MIT-designed green plane to use 70 percent less fuelMay 19th, 2010 - 5:38 pm ICT by IANS
Washington, May 19 (IANS) In what could revolutionise the aviation industry, a ‘green airplane’ designed by a Massachusetts Institute of Technology (MIT)-led research team is likely to use 70 percent less fuel than existing ones while slashing noise and emission of nitrogen oxides.
The design was one of two that the team, led by faculty from the MIT Department of Aeronautics and Astronautics (AeroAstro), presented to NASA last month as part of a $2.1 million research contract.
MIT was the only university to lead one of the six US teams that won contracts from NASA in October 2008. Ed Greitzer, professor of aeronautics and astronautics was the principal investigator of the project.
Known as “N+3″ to denote three generations beyond today’s commercial fleet, the programme is aimed at identifying key technologies, such as advanced airframe configurations and propulsion systems, that will enable greener airplanes to take flight around 2035.
The team’s objective was to develop concepts for, and evaluate the potential of, quieter subsonic commercial planes that would burn 70 percent less fuel and emit 75 percent less nitrogen oxides than today’s commercial planes.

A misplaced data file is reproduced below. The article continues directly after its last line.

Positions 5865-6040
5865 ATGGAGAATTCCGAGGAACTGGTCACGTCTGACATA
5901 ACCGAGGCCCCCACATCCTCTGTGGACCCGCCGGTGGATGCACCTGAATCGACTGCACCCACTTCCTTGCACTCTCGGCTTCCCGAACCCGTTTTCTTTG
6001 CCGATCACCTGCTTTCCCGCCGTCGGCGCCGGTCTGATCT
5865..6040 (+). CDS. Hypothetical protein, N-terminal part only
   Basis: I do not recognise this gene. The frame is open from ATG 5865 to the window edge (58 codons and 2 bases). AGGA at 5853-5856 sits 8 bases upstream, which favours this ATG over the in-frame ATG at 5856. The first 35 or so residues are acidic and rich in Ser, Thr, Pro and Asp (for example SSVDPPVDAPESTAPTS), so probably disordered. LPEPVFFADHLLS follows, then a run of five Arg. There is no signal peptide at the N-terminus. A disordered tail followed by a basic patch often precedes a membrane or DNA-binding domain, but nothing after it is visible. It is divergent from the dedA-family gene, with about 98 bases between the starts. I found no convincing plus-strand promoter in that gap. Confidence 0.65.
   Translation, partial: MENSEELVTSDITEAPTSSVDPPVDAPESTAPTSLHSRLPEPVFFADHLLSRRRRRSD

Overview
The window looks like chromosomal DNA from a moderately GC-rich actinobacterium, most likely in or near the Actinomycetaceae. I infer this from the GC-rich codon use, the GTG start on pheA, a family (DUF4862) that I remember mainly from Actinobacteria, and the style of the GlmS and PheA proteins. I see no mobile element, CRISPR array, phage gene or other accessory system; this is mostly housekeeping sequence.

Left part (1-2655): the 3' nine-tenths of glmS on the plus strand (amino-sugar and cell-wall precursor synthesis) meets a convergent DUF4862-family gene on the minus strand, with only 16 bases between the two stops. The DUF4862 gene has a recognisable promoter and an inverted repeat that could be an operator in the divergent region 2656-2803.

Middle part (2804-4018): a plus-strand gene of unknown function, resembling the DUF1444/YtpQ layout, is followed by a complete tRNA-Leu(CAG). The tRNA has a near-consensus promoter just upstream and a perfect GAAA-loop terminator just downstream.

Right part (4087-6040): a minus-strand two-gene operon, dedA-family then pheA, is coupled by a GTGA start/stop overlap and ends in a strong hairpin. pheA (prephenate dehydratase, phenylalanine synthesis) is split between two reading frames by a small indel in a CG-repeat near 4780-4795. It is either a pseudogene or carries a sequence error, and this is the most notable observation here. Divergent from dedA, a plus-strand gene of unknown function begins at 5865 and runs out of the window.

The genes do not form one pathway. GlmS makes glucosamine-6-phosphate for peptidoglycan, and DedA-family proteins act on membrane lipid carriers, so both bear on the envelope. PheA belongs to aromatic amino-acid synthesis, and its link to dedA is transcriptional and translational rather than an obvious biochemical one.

NASA also wanted an aircraft that could take off from shorter runways. Designing an airplane that could meet NASA’s aggressive criteria while accounting for the changes in air travel in 2035 — when air traffic is expected to double — required “a radical change”, according to Greitzer.
The MIT team met NASA’s challenge by developing two designs: the 180-passenger D “double bubble” series to replace the Boeing 737-class aircraft, currently used for domestic flights, and the 350 passenger H “hybrid wing body” series to replace the 777- class aircraft now used for international flights.
The engineers conceived of the D series by reconfiguring the tube-and-wing structure.
Instead of using a single fuselage cylinder, they used two partial cylinders placed side by side to create a wider structure whose cross-section resembles two soap bubbles joined together.
They also moved the engines from the usual wing-mounted locations to the rear of the fuselage.
Unlike the engines on most transport aircraft that take in the high-speed, undisturbed air flow, the D-series engines take in slower moving air that is present in the wake of the fuselage.
Known as the Boundary Layer Ingestion (BLI), this technique allows the engines to use less fuel for the same amount of thrust, although the design has several practical drawbacks, such as creating more engine stress, said an MIT release.
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Tags: aeronautics and astronautics, airframe, aviation industry, boeing 737, class aircraft, commercial fleet, commercial planes, domestic flights, double bubble, greitzer, international flights, key technologies, massachusetts institute of technology, massachusetts institute of technology mit, nitrogen oxides, propulsion systems, radical change, research contract, three generations, wing structure